The Battlefield series has consistently been one of the better multiplayer shooters out there in terms of gameplay, rivalled only by Killzone which has a more sci-fi tilt. Battlefield games are all about spectacle and while Battlefield 4’s ‘levolution‘ is hideous marketing-speak, the concept of having huge set piece moments erupt around you is a sound one. With Hardline’s setting changing to the police rather than the military, will it lose any of the identity Battlefield has worked so hard to cultivate?
Let’s start with the online. Hardline is just as bombastic as its predecessors at times, with cop cars, motorcycles and helicopters all thrown into the mix for bigger maps. As well as the returning Conquest and Deathmatch modes you have a host of new ideas to play with. Heist sees you trying to break into the opposition vault, and is very reminiscent of Rush from previous titles. Blood Money is more fun, a pile of cash in the middle of the map that both teams fight over and return to their getaway vans… the twist being that each team can also rob the opposition van! This leads to some great back and forth gameplay, a hallmark of the series. Another new mode is Hotwire, which I also greatly enjoyed. Like Conquest you have to capture and hold points on the map, the difference being that each control point is a vehicle you’ll need to keep on the move to accrue points. It leads to some frantic car chases and putting in a few ramshackle ramps lends the mode a Smokey and The Bandit/Dukes Of Hazzard feel.
Gameplay wise this is the best the shooting has felt for a while (for veterans as well as noobs – there is a generous auto aim function for new players) and there is a pretty good variety of weapons, which you now buy with Heist money rather than unlocking by rank. Vehicle control is fun and the addition of radios in the car makes a huge difference to the immersion – jumping in the car as a criminal to the strains of KRS-One’s ‘Sound Of Da Police’ still hasn’t gotten old! The music selection is fairly good, although I hope if they return to this for future games they increase the track count so you get less repeats.
Moving on to the single player campaign, which is set around a cop called Nick Mendoza. In true cop show fashion, the game opens with you on your way to federal prison and a guard on the bus berating you for being corrupt. Then we jump back in time and you’re back with a badge and a gun. The most intriguing thing for me about Hardline is that you almost always have options. Some levels have multiple paths through and even those that don’t at least offer the choice of stealth or all out attack.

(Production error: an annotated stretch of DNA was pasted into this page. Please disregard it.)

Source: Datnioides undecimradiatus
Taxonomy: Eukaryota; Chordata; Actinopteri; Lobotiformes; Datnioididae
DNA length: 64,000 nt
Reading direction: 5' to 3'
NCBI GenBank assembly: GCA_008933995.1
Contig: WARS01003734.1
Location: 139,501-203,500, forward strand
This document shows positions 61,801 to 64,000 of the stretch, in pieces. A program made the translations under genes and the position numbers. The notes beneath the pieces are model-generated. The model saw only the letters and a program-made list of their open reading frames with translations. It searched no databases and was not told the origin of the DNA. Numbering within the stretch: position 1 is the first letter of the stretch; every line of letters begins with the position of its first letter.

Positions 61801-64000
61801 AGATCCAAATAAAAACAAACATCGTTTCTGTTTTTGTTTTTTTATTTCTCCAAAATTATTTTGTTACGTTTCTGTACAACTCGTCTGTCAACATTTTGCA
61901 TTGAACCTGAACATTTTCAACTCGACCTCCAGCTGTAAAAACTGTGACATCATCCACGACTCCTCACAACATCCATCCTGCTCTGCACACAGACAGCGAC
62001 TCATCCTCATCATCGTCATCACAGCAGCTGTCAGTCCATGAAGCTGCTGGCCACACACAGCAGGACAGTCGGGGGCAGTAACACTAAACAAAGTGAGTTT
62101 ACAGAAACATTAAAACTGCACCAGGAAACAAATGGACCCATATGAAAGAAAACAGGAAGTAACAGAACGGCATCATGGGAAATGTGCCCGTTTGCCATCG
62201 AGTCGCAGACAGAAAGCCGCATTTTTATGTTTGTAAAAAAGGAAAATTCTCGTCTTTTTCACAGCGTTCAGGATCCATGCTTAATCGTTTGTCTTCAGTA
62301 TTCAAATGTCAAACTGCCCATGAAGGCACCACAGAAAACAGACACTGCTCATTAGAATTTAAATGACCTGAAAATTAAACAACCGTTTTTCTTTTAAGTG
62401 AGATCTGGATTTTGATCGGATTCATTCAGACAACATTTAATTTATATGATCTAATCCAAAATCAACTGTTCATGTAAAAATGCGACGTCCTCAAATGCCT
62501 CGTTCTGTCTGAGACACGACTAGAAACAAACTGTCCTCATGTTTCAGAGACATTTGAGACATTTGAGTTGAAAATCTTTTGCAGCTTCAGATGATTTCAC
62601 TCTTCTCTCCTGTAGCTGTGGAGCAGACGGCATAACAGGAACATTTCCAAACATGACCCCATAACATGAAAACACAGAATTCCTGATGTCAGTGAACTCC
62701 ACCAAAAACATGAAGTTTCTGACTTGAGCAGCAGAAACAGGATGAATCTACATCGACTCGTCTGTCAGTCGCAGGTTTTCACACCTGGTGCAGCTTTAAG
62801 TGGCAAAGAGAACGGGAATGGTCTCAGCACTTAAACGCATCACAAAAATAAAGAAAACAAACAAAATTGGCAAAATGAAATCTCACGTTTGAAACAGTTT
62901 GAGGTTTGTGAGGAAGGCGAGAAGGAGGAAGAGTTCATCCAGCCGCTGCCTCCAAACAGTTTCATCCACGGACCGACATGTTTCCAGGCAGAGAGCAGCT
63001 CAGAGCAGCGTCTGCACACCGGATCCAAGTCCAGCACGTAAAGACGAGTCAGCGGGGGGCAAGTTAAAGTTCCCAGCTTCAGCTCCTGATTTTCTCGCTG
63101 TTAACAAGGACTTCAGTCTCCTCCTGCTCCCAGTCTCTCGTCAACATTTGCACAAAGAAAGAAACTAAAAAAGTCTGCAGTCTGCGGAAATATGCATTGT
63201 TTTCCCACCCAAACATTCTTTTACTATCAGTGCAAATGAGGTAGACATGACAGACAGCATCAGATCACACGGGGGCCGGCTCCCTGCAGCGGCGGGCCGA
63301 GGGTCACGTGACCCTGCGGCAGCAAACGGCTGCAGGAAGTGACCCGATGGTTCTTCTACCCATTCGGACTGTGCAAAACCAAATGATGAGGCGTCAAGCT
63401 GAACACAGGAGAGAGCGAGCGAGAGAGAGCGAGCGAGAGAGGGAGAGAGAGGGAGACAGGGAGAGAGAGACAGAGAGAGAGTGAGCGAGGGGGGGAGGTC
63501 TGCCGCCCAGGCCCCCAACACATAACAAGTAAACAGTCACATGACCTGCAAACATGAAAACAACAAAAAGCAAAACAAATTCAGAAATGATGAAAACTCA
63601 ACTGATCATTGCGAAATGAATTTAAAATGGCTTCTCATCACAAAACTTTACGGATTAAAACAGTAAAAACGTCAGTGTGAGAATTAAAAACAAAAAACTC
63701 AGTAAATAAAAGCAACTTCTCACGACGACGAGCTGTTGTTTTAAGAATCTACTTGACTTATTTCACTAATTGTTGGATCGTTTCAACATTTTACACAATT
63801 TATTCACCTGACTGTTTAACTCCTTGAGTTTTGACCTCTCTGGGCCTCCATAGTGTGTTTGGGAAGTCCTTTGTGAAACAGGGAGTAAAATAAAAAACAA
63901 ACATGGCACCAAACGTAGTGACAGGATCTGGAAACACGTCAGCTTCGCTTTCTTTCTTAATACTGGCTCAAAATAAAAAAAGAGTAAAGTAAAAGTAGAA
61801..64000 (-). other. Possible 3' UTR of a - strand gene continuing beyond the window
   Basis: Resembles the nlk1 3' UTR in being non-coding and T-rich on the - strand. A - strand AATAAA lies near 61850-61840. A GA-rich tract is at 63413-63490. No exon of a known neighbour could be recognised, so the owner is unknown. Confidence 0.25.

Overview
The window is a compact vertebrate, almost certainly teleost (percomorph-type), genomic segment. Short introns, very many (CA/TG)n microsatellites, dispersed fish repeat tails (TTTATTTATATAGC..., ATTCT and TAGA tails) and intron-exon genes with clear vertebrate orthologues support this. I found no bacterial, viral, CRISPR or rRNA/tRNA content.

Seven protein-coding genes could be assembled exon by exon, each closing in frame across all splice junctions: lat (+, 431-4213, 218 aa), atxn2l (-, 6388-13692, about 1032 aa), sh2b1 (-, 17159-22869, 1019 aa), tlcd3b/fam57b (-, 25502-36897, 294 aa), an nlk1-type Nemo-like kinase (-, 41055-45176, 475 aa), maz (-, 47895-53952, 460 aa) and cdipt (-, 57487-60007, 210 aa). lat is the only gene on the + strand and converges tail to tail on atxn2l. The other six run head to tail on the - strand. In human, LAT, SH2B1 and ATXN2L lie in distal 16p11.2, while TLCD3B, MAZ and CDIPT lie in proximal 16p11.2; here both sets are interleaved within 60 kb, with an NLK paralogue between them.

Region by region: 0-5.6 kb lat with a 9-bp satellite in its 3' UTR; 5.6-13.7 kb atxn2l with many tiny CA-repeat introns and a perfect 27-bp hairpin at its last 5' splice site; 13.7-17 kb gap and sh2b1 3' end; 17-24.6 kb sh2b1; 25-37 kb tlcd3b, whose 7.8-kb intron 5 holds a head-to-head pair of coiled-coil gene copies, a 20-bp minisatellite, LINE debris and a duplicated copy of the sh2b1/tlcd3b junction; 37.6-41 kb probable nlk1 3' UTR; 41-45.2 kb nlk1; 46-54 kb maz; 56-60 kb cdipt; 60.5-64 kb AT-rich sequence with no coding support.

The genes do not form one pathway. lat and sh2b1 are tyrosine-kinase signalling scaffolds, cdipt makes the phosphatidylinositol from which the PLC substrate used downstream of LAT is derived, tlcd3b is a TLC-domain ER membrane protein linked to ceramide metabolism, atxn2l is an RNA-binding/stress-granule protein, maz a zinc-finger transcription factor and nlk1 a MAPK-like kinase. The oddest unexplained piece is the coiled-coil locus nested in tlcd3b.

One of my gripes with the game is that the stealth is a little clunky at times and there were occasions when I felt I had been unfairly spotted. The game works with a Far Cry style awareness meter, so at least you know when you’re about to be spotted! I also felt sometimes that the AI was quite poor, often just filing into a room one by one for me to shoot rather than doing anything tactical to flush me out.
The campaign plays in episodic format so it feels like a TV show, and even lends the ‘Previously On…’ trope that Alone In The Dark used to keep you update on what happened in the last few episodes. I liked that this doesn’t play if you go straight into another episode so it wouldn’t get annoying for people ploughing through the game in one sitting. Personally I played it an episode at a time almost exclusively, it was well paced and I had fun with each episode. The game might have become slightly repetitive if you were playing it in longer sessions.
Graphically for the most part the game looks good, especially in single player, but in multiplayer sometimes the distant skylines seem quite sparse compared to other Battlefield games. There are exceptions of course, the burning town in the background of Hollywood Heights is a real highlight. Facial animation and motion capture for the campaign is great and while I never fully believed I was watching real people, it came close on occasion.
Overall then it’s a pretty good package, but with regards to multiplayer that’s on the basis that you’re done with Battlefield 4 and want more of that Battlefield experience. There are some new modes and the gameplay is improved, so if you’re looking for more then this is the game for you. The campaign is easily the best since Bad Company 2 and while it does have some shortcomings I really enjoyed the way Visceral lent into the cop show vibe.